Top Five End-of-the-Year Classical Music Lists
Thursday, December 20, 2012
Santa isn’t the only one checking his list this time of year. Critics around the country and world are filing their reports on who is deserving of praise and who is despicable, as well as commemorating those who are no longer with us (WQXR presented its own version on Conducting Business).
The results of these “Year in Review” articles often be formulaic, but the best of these requisite “Best of” columns provide a litter extra wit, insight and thought than the standard top 10. Here are our top five end-of-year columns for 2012:
1. The New York Times
For a comprehensive look at classical music in New York City (and beyond) in 2012, all five New York Times critics and the single classical music reporter weighed in with their most notable performances and events of the year: from fake blood, to ethnomusicological projects and avant-garde collaborations to perpetual chestnuts.
2. NPR's Deceptive Cadence
NPR didn’t just name its top 10 albums of the year, staffers Tom Huizenga and Anastasia Tsioulcas included extensive playlists from each of their favorites along with their explanations as to why each album made the cut. “What unites this diverse bunch is a spirit of discovery,” they explain. (The list might also provide some last-minute gift ideas for the classical music fan on your list).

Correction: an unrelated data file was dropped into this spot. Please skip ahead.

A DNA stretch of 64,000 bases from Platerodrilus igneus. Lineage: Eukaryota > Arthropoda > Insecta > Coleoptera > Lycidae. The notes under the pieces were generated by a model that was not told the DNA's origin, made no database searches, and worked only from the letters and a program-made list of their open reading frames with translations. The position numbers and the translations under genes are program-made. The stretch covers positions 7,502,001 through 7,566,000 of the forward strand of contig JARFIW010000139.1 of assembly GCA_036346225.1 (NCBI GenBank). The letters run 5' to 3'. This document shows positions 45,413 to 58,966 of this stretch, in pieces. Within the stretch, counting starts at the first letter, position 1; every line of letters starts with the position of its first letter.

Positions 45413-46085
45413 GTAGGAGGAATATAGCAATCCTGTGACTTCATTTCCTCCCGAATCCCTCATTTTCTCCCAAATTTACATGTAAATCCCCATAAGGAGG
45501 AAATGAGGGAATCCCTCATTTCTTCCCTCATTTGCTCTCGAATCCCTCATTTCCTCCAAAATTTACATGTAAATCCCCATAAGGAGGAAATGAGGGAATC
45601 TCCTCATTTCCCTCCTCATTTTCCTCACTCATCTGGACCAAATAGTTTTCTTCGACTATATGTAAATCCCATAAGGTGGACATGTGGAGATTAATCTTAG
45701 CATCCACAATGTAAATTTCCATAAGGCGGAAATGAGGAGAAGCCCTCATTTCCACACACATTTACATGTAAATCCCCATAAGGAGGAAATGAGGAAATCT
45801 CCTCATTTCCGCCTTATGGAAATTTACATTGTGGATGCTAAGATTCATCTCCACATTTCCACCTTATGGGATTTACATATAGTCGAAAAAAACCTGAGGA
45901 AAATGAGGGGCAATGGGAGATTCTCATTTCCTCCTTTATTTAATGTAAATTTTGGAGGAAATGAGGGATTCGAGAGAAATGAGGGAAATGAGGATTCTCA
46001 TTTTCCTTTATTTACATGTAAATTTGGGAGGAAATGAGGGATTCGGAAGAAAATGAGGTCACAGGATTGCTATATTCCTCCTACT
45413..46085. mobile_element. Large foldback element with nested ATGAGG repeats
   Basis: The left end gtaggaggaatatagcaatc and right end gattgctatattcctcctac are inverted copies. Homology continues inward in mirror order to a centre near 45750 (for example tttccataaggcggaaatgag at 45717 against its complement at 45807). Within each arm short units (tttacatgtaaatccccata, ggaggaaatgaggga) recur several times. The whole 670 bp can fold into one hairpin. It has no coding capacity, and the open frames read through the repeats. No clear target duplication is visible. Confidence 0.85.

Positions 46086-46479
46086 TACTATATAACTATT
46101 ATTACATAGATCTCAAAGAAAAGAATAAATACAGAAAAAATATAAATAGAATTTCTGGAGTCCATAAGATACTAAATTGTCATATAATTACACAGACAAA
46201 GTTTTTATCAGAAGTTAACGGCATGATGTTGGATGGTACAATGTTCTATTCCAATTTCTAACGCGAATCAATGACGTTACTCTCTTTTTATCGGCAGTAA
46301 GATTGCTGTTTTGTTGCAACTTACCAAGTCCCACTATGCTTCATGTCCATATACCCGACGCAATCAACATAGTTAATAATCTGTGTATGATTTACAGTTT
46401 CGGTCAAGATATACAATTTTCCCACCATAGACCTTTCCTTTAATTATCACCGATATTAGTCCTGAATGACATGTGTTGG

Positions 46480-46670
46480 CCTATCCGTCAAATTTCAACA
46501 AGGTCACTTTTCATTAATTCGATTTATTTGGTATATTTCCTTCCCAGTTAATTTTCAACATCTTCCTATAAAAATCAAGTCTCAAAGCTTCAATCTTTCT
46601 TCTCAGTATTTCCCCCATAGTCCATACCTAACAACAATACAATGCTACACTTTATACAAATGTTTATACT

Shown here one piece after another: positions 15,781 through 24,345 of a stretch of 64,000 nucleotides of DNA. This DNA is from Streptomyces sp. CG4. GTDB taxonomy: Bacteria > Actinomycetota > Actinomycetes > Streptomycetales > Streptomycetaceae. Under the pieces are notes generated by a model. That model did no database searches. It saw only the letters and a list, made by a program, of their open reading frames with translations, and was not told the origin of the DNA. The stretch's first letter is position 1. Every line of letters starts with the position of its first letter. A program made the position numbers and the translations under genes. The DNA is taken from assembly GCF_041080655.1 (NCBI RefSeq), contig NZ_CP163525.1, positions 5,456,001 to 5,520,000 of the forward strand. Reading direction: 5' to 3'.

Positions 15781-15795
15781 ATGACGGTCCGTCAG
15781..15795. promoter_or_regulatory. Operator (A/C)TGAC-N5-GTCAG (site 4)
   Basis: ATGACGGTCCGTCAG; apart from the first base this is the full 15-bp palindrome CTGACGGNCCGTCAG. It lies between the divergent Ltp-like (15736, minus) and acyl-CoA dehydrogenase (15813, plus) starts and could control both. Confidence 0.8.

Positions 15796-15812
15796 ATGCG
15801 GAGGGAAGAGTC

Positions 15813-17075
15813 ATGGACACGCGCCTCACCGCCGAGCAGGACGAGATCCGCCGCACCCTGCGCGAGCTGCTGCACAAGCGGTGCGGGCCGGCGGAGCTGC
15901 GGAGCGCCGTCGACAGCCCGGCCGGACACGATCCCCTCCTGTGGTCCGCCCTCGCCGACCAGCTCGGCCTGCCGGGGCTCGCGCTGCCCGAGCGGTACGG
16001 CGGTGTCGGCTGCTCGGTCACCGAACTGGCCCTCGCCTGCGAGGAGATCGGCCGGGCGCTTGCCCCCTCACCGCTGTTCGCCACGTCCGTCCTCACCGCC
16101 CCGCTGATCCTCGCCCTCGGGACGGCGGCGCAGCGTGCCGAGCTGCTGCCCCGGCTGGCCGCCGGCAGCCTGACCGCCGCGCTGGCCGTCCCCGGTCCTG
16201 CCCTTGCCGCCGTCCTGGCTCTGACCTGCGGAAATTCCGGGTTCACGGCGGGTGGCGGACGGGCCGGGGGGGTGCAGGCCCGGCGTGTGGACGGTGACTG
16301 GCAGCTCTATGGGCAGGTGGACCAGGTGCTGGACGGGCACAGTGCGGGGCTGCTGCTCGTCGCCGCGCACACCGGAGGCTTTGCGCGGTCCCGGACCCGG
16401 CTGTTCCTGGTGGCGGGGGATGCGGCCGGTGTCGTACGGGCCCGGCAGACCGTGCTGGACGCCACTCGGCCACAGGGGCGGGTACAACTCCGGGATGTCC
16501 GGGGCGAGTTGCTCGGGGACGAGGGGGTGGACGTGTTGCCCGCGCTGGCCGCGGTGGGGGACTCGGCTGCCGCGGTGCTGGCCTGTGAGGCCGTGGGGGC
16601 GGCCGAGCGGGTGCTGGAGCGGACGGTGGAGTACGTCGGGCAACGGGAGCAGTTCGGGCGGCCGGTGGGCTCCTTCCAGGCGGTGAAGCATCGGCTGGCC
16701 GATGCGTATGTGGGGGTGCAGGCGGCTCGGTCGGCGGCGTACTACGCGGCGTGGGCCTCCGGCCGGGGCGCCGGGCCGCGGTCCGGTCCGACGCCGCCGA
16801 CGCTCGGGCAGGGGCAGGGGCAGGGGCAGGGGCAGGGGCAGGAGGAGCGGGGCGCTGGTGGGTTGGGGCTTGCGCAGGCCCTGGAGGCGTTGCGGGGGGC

3. The Guardian
A luminary of the British classical music scene, The Guardian’s Tom Service makes short and quick in his end of year summation, but still manages to cover plenty of ground, including one of the year’s largest cultural events. In naming one hero, one villain and one surprise, Service reminds us how music—and those who play it—can inspire.
4. The Washington Post
Like her former colleagues at The New York Times, Anne Midgette of the Washington Post conferred her own quirky awards in her 2012 wrap-up. Her top-10 list includes praise for new music trailblazers and outstanding performances; remembrances of significant figures who died this year; jeers for the musicians who fell flat; and one Bronx cheer.
5. The New Yorker's Top 10 Recordings
We’re still waiting to hear what he’ll name his top 10 performances of the year, but Alex Ross of The New Yorker has already come out with his “Ten Notable Classical-Music Recordings” (plus one book and a movie score). The list is best read with an addendum posted on the critic’s blog, naming more than a dozen runner-ups, several more noteworthy books, one pop album and a movie plug.